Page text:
(Don’t) Tell Me Tales is principal dancer Elza Leimane's interpretation of the literary work Colourful Tales by the beloved Latvian writer Imants Ziedonis. Metaphorically comparing ballet with a story, Leimane explores the colourful vibrancy of both art forms on stage. Composers and musicians for the production: Shipsea, Matīss Čudars, and Kaspars Kurdeko; stage designer: Andris Freibergs.

Latvian National Opera and Ballet Theatre
12/04 – 14/04, and 09/05

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Auseklis Baušķenieks. Get back on the horse, 1995

From April 7 to May 29, the Hessel Museum of Art in New York will feature the interdisciplinary research exhibition BALTICANA. The curator of the exhibition is Zane Onckule, and the project is being done in cooperation with the kim? Contemporary Art Centre.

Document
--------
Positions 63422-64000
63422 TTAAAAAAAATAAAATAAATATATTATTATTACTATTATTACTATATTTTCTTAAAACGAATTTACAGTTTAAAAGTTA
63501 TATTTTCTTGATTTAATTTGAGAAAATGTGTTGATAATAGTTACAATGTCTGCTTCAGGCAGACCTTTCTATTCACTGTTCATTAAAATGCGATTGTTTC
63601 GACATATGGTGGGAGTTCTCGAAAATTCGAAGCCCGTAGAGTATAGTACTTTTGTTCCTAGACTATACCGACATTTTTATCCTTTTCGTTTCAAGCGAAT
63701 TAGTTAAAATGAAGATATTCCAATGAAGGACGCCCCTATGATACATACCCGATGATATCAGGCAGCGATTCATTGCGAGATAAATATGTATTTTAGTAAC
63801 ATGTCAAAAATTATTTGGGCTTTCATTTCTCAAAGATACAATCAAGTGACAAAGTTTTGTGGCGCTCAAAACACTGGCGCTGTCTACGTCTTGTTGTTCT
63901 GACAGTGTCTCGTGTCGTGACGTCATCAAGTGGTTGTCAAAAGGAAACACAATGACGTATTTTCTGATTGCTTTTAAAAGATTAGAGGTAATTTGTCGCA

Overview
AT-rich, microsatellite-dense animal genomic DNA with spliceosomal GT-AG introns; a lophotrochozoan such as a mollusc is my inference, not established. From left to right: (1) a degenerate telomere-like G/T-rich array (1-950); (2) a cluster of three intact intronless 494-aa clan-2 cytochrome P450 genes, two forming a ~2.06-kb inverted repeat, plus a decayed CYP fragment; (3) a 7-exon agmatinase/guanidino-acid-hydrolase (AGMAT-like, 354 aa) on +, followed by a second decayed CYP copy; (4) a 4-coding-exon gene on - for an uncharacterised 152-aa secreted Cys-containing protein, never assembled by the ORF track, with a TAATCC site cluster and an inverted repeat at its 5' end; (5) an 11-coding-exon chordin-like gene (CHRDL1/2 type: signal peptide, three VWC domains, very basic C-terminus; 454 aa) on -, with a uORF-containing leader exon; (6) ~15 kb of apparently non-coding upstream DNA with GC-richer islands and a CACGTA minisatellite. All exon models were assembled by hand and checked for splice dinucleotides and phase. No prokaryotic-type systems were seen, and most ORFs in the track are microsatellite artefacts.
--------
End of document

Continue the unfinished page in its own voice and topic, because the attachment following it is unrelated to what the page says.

Onckule describes BALTICANA as a poetic study of the links between the historical, cultural and socio-political contexts of the Baltic region and how they relate to art and society. Assembling together various metaphors on the subject, the exhibition has been designed as an allegory of an imaginary fourth sister of the Baltic States known as BALTICANA.

The exhibition includes works by Auseklis Baušķenieks, Vytautas Jurevičius, Ilya Lipkin, and others.

Hessel Museum of Art
07/04 – 29/05

Additional information:


Daiga Grantiņa. Photo: Toan Vu Huu

The 2019 Venice Biennale has been titled May You Live in Interesting Times, and Ralph Rugoff, head curator of the event, has explained that the title refers to the current period in which fake news and ‘alternative facts’ have taken centre stage. The approach that the 58th Venice Biennale has decided to take is to present the art viewer with the opportunity to ‘embrace both pleasure and critical thinking’.

Latvia will be represented at this year's exhibition by the internationally acclaimed artist Daiga Grantiņa, who deftly engages aesthetic collisions of light and matter in her sculptural objects and conceptual language. She is currently one of the most influential voices in contemporary art. For the Venice Biennale, Grantiņa has created the work Bāka (Lighthouse), which acts as both a conveyor of light and a guide for someone who needs help in orientating themselves.